Why We Get Fat

In April, I kicked off a six-week program of┬ávery low carb eating. My mission was two-fold. I wanted to zip my jeans again after a vacation (that happened within a week) and turn a two year “pre-diabetic” diagnosis around. After the first pre-diabetes report, I quit eating sugar. No more desserts. For me, that was huge. I love chocolate and sweets of all kinds. After the second test, one year after giving up sugar, my numbers were better, but I was still pre-diabetic. My doctor suggested cutting carbs that turn to sugar in the body. The white stuff: flour, potatoes, pasta.

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This is tricky for a vegetarian. I love cereal, bread, and potatoes. Pasta is a staple. It is almost impossible to eat in a restaurant without either meat or grain. Soon into my new program, I found myself adding a little meat back into my diet. I didn’t like the idea, but my health is primary so I did it, telling myself it would just be for six weeks, until I got my test results. Then, if nothing changed, I could go back to being a vegetarian who relied heavily on grains and legumes for my protein needs.

I am a questioner, so I needed more to go on than just my doctor saying to stop eating “refined carbs.” I mean, I was a vegetarian who mostly ate whole wheat pasta, brown rice, multi-grain bread. The healthy stuff. I’d been eating that way all year. So I knew it was going to take more than just cutting “refined carbs” for me. Auspiciously, at just the right time, I found the book that changed my life and my health forever. Why We Get Fat by Gary Taubes. I figured I’d give Taubes’ findings a try, and see what happened.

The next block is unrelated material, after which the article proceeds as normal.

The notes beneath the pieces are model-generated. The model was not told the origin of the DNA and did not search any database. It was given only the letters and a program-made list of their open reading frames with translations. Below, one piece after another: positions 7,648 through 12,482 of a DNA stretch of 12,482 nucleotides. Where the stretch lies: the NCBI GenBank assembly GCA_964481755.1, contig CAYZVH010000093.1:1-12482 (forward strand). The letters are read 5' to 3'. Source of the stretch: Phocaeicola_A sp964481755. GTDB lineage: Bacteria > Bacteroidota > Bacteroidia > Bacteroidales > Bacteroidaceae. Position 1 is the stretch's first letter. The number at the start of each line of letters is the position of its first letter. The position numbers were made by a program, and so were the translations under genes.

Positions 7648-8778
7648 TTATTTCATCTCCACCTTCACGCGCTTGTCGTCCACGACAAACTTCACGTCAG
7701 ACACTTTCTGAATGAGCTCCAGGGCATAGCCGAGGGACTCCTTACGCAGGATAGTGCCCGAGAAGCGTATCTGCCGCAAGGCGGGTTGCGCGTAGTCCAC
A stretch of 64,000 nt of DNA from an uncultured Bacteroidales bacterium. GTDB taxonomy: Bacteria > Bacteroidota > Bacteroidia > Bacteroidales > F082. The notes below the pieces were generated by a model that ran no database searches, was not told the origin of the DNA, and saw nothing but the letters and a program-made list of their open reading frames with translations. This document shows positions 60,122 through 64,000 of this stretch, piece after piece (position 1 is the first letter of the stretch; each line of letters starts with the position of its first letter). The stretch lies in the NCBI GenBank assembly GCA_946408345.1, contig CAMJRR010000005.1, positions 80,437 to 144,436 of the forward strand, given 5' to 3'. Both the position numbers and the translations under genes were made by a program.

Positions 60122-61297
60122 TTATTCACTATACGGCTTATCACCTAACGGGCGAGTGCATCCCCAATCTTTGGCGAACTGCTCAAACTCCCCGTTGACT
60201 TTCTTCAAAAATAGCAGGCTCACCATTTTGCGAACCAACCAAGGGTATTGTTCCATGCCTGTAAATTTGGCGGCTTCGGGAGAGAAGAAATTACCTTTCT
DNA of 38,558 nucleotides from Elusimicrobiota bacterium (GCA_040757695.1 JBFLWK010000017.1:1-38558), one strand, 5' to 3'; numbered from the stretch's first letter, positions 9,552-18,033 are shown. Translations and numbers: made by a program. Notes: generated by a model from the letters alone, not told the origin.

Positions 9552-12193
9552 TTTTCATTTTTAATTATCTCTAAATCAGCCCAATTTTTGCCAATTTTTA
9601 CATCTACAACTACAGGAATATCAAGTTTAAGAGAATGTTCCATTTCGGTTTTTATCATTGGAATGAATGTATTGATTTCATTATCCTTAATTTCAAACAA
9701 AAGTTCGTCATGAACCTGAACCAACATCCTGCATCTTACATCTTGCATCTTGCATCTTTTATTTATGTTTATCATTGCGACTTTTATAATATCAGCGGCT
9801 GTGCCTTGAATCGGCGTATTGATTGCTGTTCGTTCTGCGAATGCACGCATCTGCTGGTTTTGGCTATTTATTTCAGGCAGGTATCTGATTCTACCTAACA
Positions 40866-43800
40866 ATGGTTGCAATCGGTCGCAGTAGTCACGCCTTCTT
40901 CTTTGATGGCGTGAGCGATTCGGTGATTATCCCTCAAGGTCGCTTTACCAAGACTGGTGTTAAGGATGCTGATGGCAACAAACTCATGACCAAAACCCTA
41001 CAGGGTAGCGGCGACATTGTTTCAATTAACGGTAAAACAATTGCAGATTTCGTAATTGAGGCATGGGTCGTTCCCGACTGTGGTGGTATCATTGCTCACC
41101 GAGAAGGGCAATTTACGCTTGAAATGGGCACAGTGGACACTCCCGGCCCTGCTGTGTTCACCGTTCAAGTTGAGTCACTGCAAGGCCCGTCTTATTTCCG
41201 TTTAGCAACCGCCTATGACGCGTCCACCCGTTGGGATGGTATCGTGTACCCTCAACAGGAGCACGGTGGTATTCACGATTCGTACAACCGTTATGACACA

After about a week of adjustment, my digestion got much better. No more bouts of IBS. And best of all, I no longer had craving or the urge to binge. Freedom from the tyranny of food! Feeling in control of what and how much I put in my body is incredible. For the first time in forever, I can be around cookies, bread, rice, potatoes, crackers, muffins, donuts and just say no. I can even occasionally indulge in pizza or potato salad, but I don’t particularly crave these foods. I don’t even want chips anymore, and they used to be my favorite food.

According to Taube, humans evolved to be meat-eaters. Our earliest ancestors relied on a diet of mostly meat protein, green leafy vegetation and a few berries in season. Our bodies still carry that basic DNA. Grains were only introduced a few thousand years ago, not long enough for our complicated and ancient physiology to catch up. At least for some of us. I love Taube’s analogy: just as not all smokers will get lung cancer, not all carb eaters will end up with pre-diabetes. The research is not in on exactly why, but genetics seem to play a role.

Six weeks later and my test results are in. Good news! I am no longer pre-diabetic. My blood sugar has stabilized. My cholesterol and other numbers, including calcium and some other former deficiencies, are off the charts wonderful. This is what Why We Get Fat predicted. I talked to my doctor about the books’ premise and the changes I’d made in my diet because of it. When she gave me the good news, she commented that my new diet is working wonderfully and to keep it up. Music to my ears.